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Monopoly

She is always the wheelbarrow—a piece

he can’t grasp. He is the cannon.

They never deal out property; the Deluxe

Edition, they’d rather fight with each roll

over New York and Boardwalk, Railroads

and Utilities. He’s yet to own Boardwalk,

but he manages to swindle the Railroads.

Occasionally, he is lucky to land in jail,

where he doesn’t have to mortgage property

to pay rent. She buys hotels early, casts

him to the ghetto of Baltic. Once, he boasted

three monopolies and won Free Parking.

They place $500 in Free Parking. He bagged

his earnings from the middle, revealing

the mustached man with his shoulders

shrugged, hat tipped. The man winked at a stack

of pastels tucked under her edge of town.

The game was fixed. She kept drawing

the good cards from Community Chest

and Chance. Her husband lived in the suburbs

and she was his landlord. Like his father,

he slipped off and got drunk on Boardwalk,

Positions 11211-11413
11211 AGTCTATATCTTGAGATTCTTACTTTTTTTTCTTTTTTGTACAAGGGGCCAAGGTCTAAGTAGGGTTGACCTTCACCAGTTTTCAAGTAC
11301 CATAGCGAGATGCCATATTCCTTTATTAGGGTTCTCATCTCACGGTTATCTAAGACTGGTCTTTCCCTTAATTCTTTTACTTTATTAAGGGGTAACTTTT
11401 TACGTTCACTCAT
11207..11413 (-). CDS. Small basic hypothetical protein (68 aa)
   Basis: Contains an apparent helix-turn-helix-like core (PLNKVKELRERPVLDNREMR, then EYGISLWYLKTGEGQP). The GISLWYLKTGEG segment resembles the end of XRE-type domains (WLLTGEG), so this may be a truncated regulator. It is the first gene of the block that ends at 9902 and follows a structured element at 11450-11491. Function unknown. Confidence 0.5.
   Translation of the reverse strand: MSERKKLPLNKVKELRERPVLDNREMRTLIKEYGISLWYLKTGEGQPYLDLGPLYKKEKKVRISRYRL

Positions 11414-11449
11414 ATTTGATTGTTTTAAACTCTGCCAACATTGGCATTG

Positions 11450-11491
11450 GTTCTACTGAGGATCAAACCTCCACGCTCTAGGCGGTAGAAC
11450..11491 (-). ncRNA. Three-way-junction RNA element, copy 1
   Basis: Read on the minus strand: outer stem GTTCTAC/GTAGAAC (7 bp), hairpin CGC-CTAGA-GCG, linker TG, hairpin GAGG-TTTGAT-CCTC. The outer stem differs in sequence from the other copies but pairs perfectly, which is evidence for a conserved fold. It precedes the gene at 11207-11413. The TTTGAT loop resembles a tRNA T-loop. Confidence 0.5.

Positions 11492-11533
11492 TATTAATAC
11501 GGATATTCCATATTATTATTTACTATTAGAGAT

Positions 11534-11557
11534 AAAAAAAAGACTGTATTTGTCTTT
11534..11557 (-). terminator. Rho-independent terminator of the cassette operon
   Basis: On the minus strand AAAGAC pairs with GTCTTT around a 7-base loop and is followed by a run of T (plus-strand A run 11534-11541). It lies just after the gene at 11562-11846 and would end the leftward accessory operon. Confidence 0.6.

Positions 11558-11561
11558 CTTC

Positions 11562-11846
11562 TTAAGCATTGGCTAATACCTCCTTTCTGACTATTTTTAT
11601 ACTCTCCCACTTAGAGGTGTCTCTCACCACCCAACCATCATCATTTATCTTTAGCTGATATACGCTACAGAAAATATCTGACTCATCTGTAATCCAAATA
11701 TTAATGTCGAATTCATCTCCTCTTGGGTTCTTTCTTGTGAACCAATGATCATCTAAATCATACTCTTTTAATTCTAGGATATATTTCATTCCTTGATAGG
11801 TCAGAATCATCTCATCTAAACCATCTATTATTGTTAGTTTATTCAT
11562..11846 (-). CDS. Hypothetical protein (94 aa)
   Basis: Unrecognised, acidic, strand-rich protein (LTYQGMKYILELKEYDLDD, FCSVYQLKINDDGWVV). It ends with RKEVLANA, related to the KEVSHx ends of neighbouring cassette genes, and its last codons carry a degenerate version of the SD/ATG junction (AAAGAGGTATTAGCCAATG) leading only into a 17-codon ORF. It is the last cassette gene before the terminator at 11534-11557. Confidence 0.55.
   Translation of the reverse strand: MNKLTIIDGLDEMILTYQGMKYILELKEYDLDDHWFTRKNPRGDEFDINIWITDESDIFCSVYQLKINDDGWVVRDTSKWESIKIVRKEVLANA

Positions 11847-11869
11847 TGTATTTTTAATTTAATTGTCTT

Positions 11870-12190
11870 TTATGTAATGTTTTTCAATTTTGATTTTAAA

gallivanted for a while. It cost him everything—

she owned that, too. Fed up, he took out a loan

at 10 percent interest, paid her and passed Go,

collected two hundred dollars and made a run for it.

He got as far as Pennsylvania before she caught

him stealing her hotel shampoo. Clogged

barrel, she broke him. She gave the worst smile:

Cook me supper and I’ll let you stay.

from BangaloreFind it in the library

Copyright © 2013 Kerry James Evans
Used with the permission of The Permissions Company, Inc.
on behalf of Copper Canyon Press.

Published in Kerry James Evans Poems

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